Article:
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Is time a blur?

Do you experience significant chunks of  ‘lost’ time because of debilitating symptoms?  It happens, too often, with chronic and difficult health.  I recently heard it described as, “…getting lost in a Rabbit Hole where time is a blur”.   I’ve been there. I’ve seen how easy it is to assume that while in that blur, you’re getting nothing done.  But if you want to work,  return to work or are looking to create work that you can do,  that thinking is unproductive. In fact it gets in your way.

The reality, I suspect, is that most of us experience periods in which there is no option other than to do what you can to mitigate the symptoms.  That might mean lying down for hours, weeks, maybe months on end.  But if you’re reading this, then I bet that’s not true for you all the time.  For many, symptoms and disease process wax and wane, even if the increments seem small.

Why does this matter?  Because it’s demoralizing to think that that you’re stuck in that rabbit hole for good. You doubt that you’re capable of making a commitment to anything, especially work that pays you based on your performance.  The problem is that you don’t realize what you are doing and can’t possibly get a good grasp of what is possible.

I was speaking with a client who desperately needs to find work but she’s overwhelmed.  Her life seems chaotic and out of control because of unpredictable symptoms. She needed to know that there were some parts of her life where she could take charge so she could get a foothold.  I suggested hat since she was most upset with herself because she ‘never gets anything done‘  and ‘how can I work if I can’t even take care of my household“, the place to start was with time.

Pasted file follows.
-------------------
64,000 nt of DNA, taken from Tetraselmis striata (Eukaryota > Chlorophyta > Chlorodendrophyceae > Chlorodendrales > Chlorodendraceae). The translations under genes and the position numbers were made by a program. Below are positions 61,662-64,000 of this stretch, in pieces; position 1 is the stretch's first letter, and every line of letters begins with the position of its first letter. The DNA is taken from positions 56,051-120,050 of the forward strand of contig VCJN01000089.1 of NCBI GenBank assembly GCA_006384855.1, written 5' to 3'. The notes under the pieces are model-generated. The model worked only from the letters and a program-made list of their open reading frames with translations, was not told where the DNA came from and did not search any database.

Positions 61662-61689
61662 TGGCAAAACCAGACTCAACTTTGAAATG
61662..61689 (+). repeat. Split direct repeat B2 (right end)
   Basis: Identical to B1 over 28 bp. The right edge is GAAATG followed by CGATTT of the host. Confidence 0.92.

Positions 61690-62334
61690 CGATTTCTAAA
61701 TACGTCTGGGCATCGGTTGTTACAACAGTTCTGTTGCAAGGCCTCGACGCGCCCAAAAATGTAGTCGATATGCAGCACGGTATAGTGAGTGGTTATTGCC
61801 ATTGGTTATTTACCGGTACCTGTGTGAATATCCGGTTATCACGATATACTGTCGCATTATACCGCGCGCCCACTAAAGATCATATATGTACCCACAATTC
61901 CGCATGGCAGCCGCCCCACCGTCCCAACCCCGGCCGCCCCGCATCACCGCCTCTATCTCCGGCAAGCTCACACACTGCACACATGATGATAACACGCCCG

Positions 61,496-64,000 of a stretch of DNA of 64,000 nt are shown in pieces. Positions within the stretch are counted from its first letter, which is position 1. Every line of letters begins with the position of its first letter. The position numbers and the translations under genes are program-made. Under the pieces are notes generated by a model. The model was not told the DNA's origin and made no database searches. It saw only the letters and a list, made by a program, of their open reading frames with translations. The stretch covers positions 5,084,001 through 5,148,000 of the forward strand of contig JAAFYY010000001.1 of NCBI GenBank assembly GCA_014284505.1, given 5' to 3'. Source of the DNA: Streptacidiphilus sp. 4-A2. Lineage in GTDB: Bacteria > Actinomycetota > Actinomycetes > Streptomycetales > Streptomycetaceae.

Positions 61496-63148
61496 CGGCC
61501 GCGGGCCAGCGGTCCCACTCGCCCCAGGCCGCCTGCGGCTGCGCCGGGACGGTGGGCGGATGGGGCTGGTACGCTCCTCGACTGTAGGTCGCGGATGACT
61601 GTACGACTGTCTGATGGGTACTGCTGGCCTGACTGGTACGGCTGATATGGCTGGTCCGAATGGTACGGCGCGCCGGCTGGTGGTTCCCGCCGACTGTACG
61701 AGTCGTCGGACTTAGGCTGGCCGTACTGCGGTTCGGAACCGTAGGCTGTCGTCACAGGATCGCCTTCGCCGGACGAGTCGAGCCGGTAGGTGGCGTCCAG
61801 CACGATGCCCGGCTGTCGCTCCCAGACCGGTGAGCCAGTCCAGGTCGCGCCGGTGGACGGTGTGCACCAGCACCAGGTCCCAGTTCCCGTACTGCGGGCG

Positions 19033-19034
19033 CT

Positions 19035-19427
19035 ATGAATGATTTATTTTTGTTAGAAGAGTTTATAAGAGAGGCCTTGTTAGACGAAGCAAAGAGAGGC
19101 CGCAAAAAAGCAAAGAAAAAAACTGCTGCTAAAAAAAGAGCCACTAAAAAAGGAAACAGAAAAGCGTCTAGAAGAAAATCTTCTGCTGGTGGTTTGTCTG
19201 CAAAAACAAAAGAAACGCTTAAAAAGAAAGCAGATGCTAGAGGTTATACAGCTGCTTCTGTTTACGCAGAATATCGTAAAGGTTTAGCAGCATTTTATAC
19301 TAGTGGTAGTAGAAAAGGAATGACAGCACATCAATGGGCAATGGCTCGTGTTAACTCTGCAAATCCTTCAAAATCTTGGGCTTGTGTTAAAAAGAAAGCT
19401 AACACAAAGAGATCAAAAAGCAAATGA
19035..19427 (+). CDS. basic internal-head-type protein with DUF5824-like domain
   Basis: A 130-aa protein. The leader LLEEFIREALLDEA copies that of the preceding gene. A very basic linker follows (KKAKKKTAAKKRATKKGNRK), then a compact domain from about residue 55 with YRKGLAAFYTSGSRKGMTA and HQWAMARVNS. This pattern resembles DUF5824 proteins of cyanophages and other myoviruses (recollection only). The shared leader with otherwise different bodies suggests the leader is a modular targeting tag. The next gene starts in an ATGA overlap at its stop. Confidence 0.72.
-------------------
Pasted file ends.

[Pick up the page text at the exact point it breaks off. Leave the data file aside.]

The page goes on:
By looking at what she actually did and didn’t get done each day over a period of one month, she recognized that:

  • All days were not the same.
  • There was far more variation in her energy, capacity and abilities than she had realized.
  • She accomplished more than she realized.
  • There were two places where she could take charge:  she could set priorities and keep track of her ‘to do’ list.


Here’s what she did:

  1. Set a realistic (come on – – that’s important!) goal for what you want to be different in how you spend your time. By identifying this, you’re giving yourself a motivator to do this work –and a yardstick to see progress.
  2. List the activities you currently do on a regular (daily, weekly, monthly)  basis that must be done. (if you’re not sure, write it down for a few days)
  3. List the activities you do on a regular basis that you want to do but are not essential to your well being.
  4. Identify those activities you find typically do not deplete your energy.
  5. Identify those activities that you find typically do deplete your energy.
  6. Take a calendar (online or paper) and plug in the activities over a month’s time – use different colors for #3 and #4 so you can see this easily.
  7. At the end of each day, review that day’s calendar.
  8. Ask yourself:
  • What did I get done today?
  • What did I not get to do today?
  • Why?
  • What can I do differently to achieve my goal?

Play with this and make it work for you.  Remember the key is not to punish yourself about what’s not getting done.  The point is to take charge where you can.


This post first appeared on Chronic Illness Coach Blog - Rosalind Joffe -, please read the originial post: here

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Is time a blur?


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